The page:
Writing and Publishing Glossary

Sometimes, when I’m talking to people who don’t spend as much time obsessing over writing and publishing as I do, I realise that I’m basically speaking another language. Here are a few terms you might not be familiar with, along with their definitions. I’ll update it as I think of more. In the meantime, if you think of anything I’ve missed, send me a message!

Agent – a literary agent works with authors to help sell the rights to their books to traditional publishers, in return for a commission. They might work independently or for an agency.

Big Five – the name given to the five biggest English-language publishing companies: Penguin Random House, Hachette, HarperCollins, Simon & Schuster and Macmillan.

Hybrid author – an author who has a mixture of self-published and traditionally-published books. Note that the term “hybrid publishing” is often also used disingenuously to describe vanity publishing, in an effort to disguise the vanity publisher as an acceptable “hybrid” of indie and traditional publishing.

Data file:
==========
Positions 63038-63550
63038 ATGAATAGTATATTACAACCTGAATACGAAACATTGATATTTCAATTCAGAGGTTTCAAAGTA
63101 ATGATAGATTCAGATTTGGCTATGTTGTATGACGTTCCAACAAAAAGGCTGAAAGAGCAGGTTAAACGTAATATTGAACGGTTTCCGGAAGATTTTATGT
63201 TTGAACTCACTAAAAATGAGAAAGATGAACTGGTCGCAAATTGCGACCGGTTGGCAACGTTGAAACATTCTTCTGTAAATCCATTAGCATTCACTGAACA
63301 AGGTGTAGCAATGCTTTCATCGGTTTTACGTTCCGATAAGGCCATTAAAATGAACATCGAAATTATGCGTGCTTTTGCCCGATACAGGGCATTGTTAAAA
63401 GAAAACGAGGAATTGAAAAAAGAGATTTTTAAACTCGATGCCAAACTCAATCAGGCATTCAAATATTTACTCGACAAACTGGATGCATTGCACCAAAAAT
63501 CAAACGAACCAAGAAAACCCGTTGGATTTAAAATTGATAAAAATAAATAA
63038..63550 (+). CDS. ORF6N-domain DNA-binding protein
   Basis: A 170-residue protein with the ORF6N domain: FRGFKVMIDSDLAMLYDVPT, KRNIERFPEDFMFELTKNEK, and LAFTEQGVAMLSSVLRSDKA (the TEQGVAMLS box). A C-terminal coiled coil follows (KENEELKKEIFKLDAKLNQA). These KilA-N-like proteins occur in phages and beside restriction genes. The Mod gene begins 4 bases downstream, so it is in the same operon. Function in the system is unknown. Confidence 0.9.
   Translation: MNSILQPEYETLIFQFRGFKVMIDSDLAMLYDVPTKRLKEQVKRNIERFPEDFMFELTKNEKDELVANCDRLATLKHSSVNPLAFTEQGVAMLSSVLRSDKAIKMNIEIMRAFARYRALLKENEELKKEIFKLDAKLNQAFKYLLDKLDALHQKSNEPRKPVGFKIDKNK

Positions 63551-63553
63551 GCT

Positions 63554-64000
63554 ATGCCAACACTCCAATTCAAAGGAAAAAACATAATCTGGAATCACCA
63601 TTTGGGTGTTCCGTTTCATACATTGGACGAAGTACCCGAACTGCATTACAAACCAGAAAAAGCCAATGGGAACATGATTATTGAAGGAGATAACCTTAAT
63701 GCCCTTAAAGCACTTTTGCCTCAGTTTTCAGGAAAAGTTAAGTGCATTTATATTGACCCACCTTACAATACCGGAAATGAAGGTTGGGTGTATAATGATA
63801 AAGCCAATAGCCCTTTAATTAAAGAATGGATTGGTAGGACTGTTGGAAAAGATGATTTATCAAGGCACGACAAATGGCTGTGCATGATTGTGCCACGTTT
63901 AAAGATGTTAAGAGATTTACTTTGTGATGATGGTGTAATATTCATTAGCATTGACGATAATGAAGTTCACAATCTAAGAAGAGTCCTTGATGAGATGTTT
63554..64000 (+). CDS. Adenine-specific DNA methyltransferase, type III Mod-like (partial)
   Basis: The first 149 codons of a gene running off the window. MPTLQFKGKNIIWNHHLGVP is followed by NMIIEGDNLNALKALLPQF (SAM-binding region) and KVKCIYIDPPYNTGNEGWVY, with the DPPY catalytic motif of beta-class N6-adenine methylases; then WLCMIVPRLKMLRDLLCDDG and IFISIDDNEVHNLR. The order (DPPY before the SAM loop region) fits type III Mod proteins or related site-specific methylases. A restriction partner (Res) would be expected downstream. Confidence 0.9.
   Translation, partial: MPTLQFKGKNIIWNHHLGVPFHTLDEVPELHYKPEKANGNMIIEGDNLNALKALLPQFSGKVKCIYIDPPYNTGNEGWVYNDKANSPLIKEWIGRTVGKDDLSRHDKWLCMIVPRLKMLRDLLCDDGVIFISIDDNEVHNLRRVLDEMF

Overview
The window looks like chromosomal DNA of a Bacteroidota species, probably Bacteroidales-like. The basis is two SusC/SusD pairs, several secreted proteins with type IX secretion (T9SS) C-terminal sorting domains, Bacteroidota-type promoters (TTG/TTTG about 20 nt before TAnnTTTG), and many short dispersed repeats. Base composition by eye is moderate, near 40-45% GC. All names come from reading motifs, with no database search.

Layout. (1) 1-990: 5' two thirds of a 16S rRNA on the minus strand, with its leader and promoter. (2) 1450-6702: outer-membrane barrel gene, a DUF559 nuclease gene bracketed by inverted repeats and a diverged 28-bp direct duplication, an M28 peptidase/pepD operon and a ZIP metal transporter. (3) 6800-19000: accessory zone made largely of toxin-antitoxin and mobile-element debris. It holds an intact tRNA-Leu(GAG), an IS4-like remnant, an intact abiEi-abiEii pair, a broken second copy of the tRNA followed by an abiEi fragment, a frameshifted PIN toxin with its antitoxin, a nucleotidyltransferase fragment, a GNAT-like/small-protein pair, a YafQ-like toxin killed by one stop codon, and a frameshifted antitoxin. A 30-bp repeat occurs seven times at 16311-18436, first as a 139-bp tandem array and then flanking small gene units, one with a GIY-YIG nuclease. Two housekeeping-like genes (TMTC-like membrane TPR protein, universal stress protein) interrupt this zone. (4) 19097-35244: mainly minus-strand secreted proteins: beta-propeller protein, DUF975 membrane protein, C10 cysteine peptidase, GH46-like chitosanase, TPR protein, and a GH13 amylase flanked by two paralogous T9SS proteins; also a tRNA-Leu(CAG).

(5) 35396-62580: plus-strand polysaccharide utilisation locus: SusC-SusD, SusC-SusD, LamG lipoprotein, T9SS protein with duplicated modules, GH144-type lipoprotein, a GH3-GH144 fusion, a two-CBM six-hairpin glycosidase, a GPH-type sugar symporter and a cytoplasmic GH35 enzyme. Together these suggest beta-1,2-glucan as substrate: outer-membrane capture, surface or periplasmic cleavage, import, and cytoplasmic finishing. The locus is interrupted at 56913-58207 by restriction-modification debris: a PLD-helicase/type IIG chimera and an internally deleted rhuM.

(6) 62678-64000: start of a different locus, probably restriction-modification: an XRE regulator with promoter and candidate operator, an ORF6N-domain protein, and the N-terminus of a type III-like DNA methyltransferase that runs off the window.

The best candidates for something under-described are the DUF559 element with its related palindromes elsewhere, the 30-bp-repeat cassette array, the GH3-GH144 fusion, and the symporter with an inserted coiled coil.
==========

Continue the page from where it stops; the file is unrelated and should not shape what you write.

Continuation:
Self-publishing – a method of publishing where authors make a book available for sale themselves, without the support of a traditional publishing house. Read more about the difference between self-publishing and traditional publishing here. Also called indie publishing, although it’s worth noting that “indie publisher” could refer to a small press rather than an individual author.

Slush pile – the term given to the unsolicited manuscripts received by traditional publishers or agents.

Small press – a small publishing company. These will normally publish more than one author, although not necessarily – a particularly successful self-publisher might choose to start a small press just for their own books, for example.

Traditional publisher – a publishing company that buys the rights to a book from the author, invests in editing, design and marketing, and makes its money by selling copies of that book to readers.

Vanity publisher – a company that makes its money by selling publishing services to authors. They generally make very little effort to actually get books in front of readers, because they don’t need to. Not to be confused with either traditional or self-publishing!